WesBridge is a new program coming to VWU that allows incoming freshmen to get a head start on their college course load. Participants in the program will take the four-credit Wesleyan Seminar I (WES100) and the one-credit Effective Learning Strategies (INST105) classes during the summer semester after graduating high school. These classes were selected to “ease students into their college education and help them build the skills needed to succeed at VWU,” according to the Feb. 22 Nota Bene. The program will not change requirements for freshmen, but will fulfill the WES 100 graduation requirement and an elective.
Upcoming freshmen can be invited to participate in WesBridge after a holistic review of an individual’s application by the Office of Enrollment. “We review transcripts, courses taken, grades, letters of recommendation and test scores when provided,” Vice President for Enrollment Heather Campbell ‘04 said. “After a thoughtful review of all materials, students who would benefit from a bridge program are offered a spot in the program.”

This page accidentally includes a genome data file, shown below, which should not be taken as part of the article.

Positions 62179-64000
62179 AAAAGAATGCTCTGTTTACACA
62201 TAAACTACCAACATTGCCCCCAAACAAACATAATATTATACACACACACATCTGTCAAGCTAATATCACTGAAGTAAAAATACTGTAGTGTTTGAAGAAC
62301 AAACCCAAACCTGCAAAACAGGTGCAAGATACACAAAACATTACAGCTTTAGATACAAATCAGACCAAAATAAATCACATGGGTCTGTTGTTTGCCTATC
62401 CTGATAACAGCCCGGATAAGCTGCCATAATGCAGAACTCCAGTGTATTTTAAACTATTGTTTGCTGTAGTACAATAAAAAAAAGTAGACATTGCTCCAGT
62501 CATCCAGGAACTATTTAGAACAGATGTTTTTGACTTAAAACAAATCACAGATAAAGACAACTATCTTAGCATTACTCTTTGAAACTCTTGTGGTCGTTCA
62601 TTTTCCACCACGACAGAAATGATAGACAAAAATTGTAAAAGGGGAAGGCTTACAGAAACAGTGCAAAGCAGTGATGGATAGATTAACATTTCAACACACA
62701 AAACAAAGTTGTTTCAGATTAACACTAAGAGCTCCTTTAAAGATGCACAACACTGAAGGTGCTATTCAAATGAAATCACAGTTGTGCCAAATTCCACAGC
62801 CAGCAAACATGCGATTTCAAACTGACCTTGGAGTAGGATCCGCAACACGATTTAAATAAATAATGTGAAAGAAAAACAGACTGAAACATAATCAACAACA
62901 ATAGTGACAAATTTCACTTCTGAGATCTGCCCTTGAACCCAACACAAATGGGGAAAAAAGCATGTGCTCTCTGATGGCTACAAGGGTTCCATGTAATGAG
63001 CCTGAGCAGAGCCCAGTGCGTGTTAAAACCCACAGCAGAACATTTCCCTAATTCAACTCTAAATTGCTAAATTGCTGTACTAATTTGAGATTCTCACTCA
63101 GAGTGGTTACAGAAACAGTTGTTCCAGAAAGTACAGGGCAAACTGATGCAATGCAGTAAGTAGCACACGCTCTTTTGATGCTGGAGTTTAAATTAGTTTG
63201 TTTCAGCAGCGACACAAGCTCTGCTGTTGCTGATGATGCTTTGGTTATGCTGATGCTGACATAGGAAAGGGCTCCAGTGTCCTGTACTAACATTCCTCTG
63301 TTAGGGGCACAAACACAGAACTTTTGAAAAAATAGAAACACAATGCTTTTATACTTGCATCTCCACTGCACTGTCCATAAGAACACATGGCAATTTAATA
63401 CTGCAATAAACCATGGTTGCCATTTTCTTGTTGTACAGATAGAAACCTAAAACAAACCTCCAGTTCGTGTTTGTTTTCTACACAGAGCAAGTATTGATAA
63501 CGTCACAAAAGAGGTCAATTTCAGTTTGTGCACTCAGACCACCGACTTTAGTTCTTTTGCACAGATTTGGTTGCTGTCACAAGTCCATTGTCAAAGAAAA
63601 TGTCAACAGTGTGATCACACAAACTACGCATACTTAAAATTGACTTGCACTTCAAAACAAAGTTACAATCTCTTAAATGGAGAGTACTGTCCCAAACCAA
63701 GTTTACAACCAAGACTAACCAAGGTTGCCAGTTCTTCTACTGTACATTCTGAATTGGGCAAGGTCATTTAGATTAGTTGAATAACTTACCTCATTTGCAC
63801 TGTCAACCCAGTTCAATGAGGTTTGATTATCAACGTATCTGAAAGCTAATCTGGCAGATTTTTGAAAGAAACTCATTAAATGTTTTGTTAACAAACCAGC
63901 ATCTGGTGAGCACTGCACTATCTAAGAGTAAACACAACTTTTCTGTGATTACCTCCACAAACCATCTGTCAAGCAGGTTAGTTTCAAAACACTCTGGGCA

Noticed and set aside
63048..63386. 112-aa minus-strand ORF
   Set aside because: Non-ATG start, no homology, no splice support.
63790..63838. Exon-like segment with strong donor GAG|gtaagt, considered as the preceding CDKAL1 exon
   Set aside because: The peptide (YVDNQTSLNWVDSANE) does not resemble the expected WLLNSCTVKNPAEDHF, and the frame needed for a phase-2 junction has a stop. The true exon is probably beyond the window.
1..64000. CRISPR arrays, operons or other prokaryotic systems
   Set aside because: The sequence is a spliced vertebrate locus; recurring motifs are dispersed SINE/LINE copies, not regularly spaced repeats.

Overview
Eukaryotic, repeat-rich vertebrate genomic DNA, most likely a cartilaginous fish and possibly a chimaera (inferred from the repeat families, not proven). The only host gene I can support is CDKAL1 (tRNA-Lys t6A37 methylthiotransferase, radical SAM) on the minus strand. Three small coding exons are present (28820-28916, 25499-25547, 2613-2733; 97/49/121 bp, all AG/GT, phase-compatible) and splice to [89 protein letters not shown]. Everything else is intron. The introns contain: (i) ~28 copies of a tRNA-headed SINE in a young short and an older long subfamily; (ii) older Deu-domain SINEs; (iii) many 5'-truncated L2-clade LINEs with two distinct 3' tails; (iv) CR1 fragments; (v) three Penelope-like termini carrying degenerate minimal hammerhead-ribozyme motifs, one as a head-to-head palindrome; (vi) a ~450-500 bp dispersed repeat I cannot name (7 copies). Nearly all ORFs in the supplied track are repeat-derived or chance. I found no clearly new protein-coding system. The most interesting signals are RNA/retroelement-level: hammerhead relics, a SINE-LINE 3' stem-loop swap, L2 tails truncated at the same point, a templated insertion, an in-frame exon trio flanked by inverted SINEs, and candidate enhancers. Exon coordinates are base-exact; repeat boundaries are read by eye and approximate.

Tuition fees for the program will be covered by the participants’ enrollment deposits. Classes will be taught in person, so students can either live on campus or commute. Both courses will be taught by VWU faculty members so that students can start building a rapport with professors even before they join the rest of their peers in August.
Dr. Sue Larkin, associate vice president for academic affairs, has worked hard to bring this program to life and hopes it will give students a good foundation on which to start their college experience. “Our hope is that this will provide incoming students in the program with a supported introduction to college,” Larkin said. “The program will provide enhanced academic opportunities through the course work and other resources that will help students to build connections to the VWU community and enter the fall semester more confident and better prepared for the rigors of college.”
The VWU website clarifies that this experience will also serve to help students “prepare for the non-academic part of college” and become successful members of the Marlin Nation.
By Will Farkas